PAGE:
Frequently Asked Questions

What is a diabetic retinopathy?

In diabetes, concentrations of sugar in the blood are raised.  Over time, this can damage the smallest blood vessels in your body.  The eye has many small blood vessels and the earliest effects of diabetes can often be spotted during a slit-lamp microscopic examination of the retina.  In the early stages, these can simply be monitored.  This is often done through the diabetic screening programme in the UK.  

Early changes include retinal microaneurysms (dilated blood vessels) and small retinal haemorrhages (bleeds). As the condition advances, more haemorrhages appear, as well as increasing signs of impaired retinal blood supply, such as white cotton wool spots (swollen retinal layers) and dilated larger blood vessels. Advanced diabetic eye disease can cause severe bleeding in the retina and vitreous.  Abnormal blood vessels can be seen to form in the retina and these lead to a number of problems including retinal scarring, epiretinal membranes and retinal detachment.  

Other problems can also sometimes develop in the eye alongside diabetic retinopathy, such as a special form of glaucoma (optic nerve damage) called neovascular glaucoma, which may require separate specialist treatment.

What can be done to treat diabetic retinopathy?

Early changes can be controlled and sometimes reversed through maintaining good blood sugar levels, as well as control of your blood pressure and cholesterol.  Moderate diabetic retinal changes may require injection treatment into the eye or laser treatment.  The former involves anti-VEGF agents and occasionally steroids.  These are designed to target diabetic macular oedema, swelling of the central retina which can commonly develop at this stage and impairs the vision.  Laser therapy can complement treatment for diabetic macular oedema.  The best approach is very individual and a full eye examination and OCT scan is necessary to decide on optimum management.

For severe diabetic eye disease, pan retinal photocoagulation laser treatment is often required.  This involves extensive retinal laser treatment in order to reduce the growth of abnormal blood vessels.  Intravitreal injections may also be recommended and occasionally a surgical approach is necessary.  An operation for diabetic retinal problems is called a vitrectomy and delamination.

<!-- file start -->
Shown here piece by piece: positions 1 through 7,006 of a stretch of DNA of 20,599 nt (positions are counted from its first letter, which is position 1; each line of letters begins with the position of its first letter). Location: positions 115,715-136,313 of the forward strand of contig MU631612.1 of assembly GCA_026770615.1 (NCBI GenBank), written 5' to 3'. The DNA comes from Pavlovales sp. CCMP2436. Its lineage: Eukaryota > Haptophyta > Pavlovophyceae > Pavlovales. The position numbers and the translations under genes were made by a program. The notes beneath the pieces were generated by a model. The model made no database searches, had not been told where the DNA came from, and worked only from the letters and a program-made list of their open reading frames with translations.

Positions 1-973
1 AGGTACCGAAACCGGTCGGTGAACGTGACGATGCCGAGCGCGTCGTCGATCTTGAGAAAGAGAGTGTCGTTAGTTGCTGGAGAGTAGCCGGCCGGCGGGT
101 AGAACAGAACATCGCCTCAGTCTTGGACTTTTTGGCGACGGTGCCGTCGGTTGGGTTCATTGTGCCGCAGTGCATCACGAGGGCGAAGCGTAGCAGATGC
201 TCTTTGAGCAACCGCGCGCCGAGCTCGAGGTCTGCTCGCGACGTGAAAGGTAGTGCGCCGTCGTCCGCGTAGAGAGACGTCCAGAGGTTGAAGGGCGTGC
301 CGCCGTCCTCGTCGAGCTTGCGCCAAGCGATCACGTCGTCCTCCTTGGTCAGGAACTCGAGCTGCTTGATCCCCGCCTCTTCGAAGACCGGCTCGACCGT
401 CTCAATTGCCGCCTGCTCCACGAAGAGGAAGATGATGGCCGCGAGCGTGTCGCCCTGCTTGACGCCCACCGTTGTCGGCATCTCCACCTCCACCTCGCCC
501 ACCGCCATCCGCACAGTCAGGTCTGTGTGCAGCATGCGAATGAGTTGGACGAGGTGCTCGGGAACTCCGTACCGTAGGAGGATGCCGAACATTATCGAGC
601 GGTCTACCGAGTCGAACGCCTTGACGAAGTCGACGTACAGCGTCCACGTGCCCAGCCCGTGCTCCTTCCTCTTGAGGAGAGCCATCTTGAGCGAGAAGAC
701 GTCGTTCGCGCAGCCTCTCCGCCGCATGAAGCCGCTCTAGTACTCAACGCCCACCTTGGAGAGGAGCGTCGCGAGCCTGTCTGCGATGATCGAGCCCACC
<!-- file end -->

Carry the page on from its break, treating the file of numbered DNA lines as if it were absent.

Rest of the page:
What happens in diabetic eye surgery?

A vitrectomy and delamination procedure takes anywhere from 30 minutes to 2 hours, depending on complexity. It is usually done as a day case procedure.  You will have some eye drops put in before surgery in order to dilate the pupils.  A local anaesthetic will be administered, usually in the form of an injection of anaesthetic next to the eye. A mild sedative may be administered to allow you to feel more relaxed.  We ask you to lie down on a bed and ensure that you are comfortable for the procedure.  The area around the eye will be cleaned with an antiseptic solution and a tented cover placed over half of the face to ensure cleanliness and comfort.  

A keyhole approach is used and fine instruments are employed to remove the vitreous jelly and any blood from the eye cavity.  Scar tissue is carefully removed from the retina and any retinal detachment are identified and treated.  Laser treatment is often used at the end of surgery to reduce the chances of further bleeding.  After surgery, a bubble of air or gas is usually left in the eye and the vision remains blurred until this disperses.  The vision begins to come back from a few days to a few weeks after surgery and may initially remain hazy, as some residual bleeding is common in the immediate postsurgical period.  This should clear up over the first few weeks.

After surgery, it is necessary to use regular eye drops for several weeks to control inflammation and help prevent infection.  We ask you to use a plastic protective shield around the eye at night time for a couple of weeks to prevent accidental injury.

Most operations proceed very smoothly, however sometimes if some other eye conditions or complicating features are present, the operation time and/or the recovery can be prolonged.  If this applies to you, the surgeon will discuss it with you before and after your operation and answer any questions you may have.

What will my vision be like after surgery?

It is important to appreciate that surgery is not a definitive treatment for diabetic eye disease. It is possible that some level of visual impairment will remain afterwards and you may require further treatment with laser, intra-ocular injection or further surgery. For this reason, it is important to continue regular monitoring after having an operation, just as you were doing before surgery.

What is diabetic maculopathy?

Impaired blood supply to the retina in patients with diabetes can result in problems with the normal function of the retina and sometimes swelling of the central retinal area, the macula (diabetic macular oedema, DMO). On an OCT scan of the retina, you can see increasing retinal thickness and many fluid-filled cystic spaces. This causes a reduction in vision which, if left untreated, can become permanent.

What is the treatment for diabetic macular oedema (DMO)?

The mainstay of treatment for DMO is injections into the eye of an anti-VEGF medication, which reduces the amount of leakage from abnormal retinal blood vessels and helps to reduce the swelling in the macula. 

Other treatments which can be used in addition to this include laser treatment and injections of steroids.